Sewa R. Capo-Chichi: Amid the green push, we are trying our best to make locally available green materials for building. We are also learning by attending events like the climate change conference in Ghana. We recognise that working with cement leads to a lot of carbon emissions, and our approach is to limit cement use as much as possible. Our focus in every country we work in is to use locally available materials that produce little to no carbon emissions.
We regulate cement use to about 10 per cent and use locally abundant substitute materials like timber and glass. Building lighter houses is also part of our agenda. Lighter housing helps reduce the risk of damage in case of storms and other disasters. Rapid population growth demands more housing. Locally available light materials help us set up homes quickly, easily and sustainably.
AfricaLive: Ghana faces a significant long term challenge from the twin pressures of a growing youth population and increased workplace automation brought by the 4th Industrial Revolution. In short, as a nation you must create 10 million new jobs over the coming years to avoid mass youth unemployment and possible social unrest. What steps do you believe need to be taken to empower Ghana’s private sector to succeed in driving economic growth and job creation on this scale?
Sewa R. Capo-Chichi: Job creation has to begin with our mindsets right from school. We must stop longing for dream jobs that nobody is creating and start creating the jobs we want. An emphasis on entrepreneurship at a young age will do us all some good. Our continent can be classified as one that has many needs yet to be realised. Lots of needs and problems usually mean solutions need to be found. We have to think about innovation and stop relying on imports. Solving problems creates jobs and income. Ten million jobs can be achieved if we not only start innovating but also looking far and wide in the continent for answers.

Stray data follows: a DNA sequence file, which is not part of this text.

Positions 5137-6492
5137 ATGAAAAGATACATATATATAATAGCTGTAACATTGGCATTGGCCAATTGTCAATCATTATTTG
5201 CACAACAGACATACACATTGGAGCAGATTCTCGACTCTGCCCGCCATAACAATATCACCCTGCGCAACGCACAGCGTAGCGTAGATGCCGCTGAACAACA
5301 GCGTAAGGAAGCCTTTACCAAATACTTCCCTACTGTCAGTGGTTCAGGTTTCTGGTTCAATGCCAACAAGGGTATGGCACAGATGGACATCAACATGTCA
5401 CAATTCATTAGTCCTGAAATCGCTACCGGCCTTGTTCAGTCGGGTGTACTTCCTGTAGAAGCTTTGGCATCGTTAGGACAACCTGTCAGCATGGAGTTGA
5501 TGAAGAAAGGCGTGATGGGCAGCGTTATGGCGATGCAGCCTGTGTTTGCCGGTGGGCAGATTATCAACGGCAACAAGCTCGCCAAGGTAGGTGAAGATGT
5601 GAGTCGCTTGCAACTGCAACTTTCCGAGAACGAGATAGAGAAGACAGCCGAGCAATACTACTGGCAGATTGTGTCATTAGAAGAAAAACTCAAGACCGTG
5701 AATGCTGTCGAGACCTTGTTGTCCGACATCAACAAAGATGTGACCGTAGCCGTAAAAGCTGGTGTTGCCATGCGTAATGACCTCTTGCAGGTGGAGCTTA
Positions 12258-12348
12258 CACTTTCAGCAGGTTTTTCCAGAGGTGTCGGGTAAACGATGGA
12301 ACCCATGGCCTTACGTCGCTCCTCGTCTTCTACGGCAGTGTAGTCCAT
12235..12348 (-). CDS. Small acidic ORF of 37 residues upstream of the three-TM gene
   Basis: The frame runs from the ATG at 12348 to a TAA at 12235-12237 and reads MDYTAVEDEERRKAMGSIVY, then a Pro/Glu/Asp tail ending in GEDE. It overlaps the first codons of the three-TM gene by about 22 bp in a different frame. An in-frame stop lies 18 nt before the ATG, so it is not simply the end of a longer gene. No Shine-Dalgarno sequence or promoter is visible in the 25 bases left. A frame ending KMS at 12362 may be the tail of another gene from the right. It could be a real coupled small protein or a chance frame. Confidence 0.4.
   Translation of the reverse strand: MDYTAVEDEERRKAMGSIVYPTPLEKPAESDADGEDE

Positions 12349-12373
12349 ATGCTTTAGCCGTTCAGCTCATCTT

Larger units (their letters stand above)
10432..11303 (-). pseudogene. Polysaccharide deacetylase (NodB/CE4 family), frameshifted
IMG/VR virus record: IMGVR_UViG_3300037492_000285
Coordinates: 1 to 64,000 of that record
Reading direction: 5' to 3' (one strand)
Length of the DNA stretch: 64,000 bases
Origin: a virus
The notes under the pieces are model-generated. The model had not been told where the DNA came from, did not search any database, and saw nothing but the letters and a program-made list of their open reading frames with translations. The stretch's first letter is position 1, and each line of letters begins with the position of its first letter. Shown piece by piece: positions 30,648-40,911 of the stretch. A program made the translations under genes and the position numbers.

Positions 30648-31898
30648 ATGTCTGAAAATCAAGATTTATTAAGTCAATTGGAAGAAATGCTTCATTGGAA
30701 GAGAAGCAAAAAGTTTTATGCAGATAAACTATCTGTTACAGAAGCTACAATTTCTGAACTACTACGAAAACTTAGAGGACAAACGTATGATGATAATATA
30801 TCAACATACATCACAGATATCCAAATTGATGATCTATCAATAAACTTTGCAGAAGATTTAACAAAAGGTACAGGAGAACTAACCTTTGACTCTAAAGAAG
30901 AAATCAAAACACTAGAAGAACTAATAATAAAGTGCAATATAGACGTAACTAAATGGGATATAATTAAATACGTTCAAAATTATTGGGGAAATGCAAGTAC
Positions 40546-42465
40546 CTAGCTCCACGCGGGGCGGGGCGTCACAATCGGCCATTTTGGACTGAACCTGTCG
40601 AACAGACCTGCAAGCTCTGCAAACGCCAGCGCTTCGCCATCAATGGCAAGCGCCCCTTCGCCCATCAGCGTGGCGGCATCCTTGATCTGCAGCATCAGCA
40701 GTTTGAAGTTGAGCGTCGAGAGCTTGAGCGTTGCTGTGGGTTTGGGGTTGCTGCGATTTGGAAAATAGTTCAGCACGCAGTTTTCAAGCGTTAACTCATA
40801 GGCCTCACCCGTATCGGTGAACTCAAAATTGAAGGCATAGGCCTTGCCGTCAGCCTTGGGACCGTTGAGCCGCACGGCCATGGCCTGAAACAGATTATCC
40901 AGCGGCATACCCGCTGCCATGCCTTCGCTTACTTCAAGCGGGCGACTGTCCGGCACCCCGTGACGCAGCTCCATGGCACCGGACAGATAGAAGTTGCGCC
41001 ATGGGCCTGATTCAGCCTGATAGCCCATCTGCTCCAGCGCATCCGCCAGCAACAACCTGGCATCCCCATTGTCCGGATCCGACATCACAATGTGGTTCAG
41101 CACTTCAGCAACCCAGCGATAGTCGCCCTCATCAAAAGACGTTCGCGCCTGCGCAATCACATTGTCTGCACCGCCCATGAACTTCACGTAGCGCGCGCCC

There is a slightly different mentality in the Anglophone countries compared to the Francophone ones; this explains the disparity in economic conditions and job creation. We have to come together and learn from each other so that we can solve our common problems.
AfricaLive: If you were to bring together Ghana’s leaders from government, higher education, and business to a roundtable meeting held at your HQ – what would be the main item on your agenda?
Sewa R. Capo-Chichi: The president of Ghana recently opened up opportunities for tourism through the year of return initiative. If we get to partake in the creation of such a concept as an engineering firm, it paves the way for more growth. Having the ability to take advantage of opportunities like these must start with investing in the youth. Investing in our young people begins with education. We have to move away from an education system that trains our youth to be workers and adopt one that teaches ownership and business.
AfricaLive: What is the main message you would like to communicate regarding your company and regarding Ghana?
Sewa R. Capo-Chichi: We are a company that is looking to improve and innovate continuously. As Africans, we don’t have any time at all to relax because we have fallen behind. Capeaux seeks to help the continent close the gap. The pandemic has exposed the need for us to work together, and geographical distance has been rendered irrelevant. We can now work across countries and get things done without having to move. As a multilingual company, we are open to working together with partners far and wide.
AfricaLive: What project are you most proud of so far?
Sewa R. Capo-Chichi: We are very proud of the project we are doing in the Benin Republic. We are doing a five-storey building, and we had to build a foundation in an area with a high water table. Projects like these are usually a huge challenge, and some firms prefer to avoid them but not us. The Benin project and others like it, give us the confidence to pursue even more around Africa.